The Secret Trauma: Incest in the Lives of Girls and Women

By Diana E. H. Russell | Go to book overview

6
The Tip of the Iceberg: Reported Cases

This chapter focuses on cases of child sexual abuse that were reported to the police--not to parents, other adults, or peers.

In our probability sample of 930 women, 648 cases of child sexual abuse before the age of eighteen were disclosed to our interviewers. Of these, only 30 cases--or 5 percent--were ever reported to the police: 4 cases of incestuous abuse and 26 cases of extrafamilial child sexual abuse. This represents 2 percent of all incest cases and 6 percent of all cases of extrafamilial child sexual abuse. These extremely low figures provide powerful evidence that reported cases are only the very tip of the iceberg.

These findings are all the more alarming since in 32 percent of the cases of incestuous child abuse, the respondent reported knowing that the perpetrator had also sexually abused one or more other relatives.*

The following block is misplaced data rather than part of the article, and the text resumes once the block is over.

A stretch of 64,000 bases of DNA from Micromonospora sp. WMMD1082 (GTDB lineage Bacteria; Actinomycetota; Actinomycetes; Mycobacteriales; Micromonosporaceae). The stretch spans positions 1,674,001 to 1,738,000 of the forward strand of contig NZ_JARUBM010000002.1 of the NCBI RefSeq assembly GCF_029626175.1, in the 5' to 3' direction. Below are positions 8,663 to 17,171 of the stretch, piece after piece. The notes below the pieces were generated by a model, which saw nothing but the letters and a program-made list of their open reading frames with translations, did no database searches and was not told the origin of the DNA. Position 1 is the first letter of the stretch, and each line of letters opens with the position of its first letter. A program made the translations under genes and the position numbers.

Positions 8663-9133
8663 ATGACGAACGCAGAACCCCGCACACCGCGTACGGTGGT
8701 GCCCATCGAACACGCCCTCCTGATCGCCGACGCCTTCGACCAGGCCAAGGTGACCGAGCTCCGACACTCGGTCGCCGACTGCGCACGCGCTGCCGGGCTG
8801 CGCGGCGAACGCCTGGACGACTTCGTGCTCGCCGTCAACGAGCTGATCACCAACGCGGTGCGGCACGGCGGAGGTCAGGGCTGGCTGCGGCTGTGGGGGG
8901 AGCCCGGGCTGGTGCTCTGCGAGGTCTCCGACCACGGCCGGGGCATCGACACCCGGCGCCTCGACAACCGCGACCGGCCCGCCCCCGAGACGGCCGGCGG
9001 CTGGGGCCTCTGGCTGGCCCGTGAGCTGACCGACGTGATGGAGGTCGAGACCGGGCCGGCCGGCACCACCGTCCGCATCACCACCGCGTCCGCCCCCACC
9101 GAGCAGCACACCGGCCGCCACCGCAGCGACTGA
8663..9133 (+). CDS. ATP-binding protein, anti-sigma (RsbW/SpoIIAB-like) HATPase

The fact that the report rate for incestuous abuse is even lower than that for extrafamilial child sexual abuse may be due in part to our more stringent definition of the latter (i.e., more serious cases are presumably more likely to be reported). On the other hand, it would not be surprising if incestuous abuse were even more rarely reported to the police than extrafamilial child sexual abuse, given what is known about power relationships within the family, the secrecy that commonly surrounds the breaking of the incest taboo, and the realistic fear that reporting the incest could result in the breakup of the family unit.

Of the thirty reported cases, all of which involved male perpetrators, only seven were known to result in convictions. In two additional cases,

____________________
*
Sixteen percent of the respondents said they did not know if the perpetrator had sexually abused another relative, and 53 percent said that another relative had not been sexually abused by the person who abused them.
As mentioned, our definition of incestuous abuse included any kind of exploitive sexual contact that occurred between relatives, but extrafamilial child sexual abuse was limited to unwanted sexual experiences with persons unrelated by blood or marriage, ranging from petting to rape before the victim turned fourteen years, and completed or attempted forcible rape experiences from the ages of fourteen to seventeen years.

-85-

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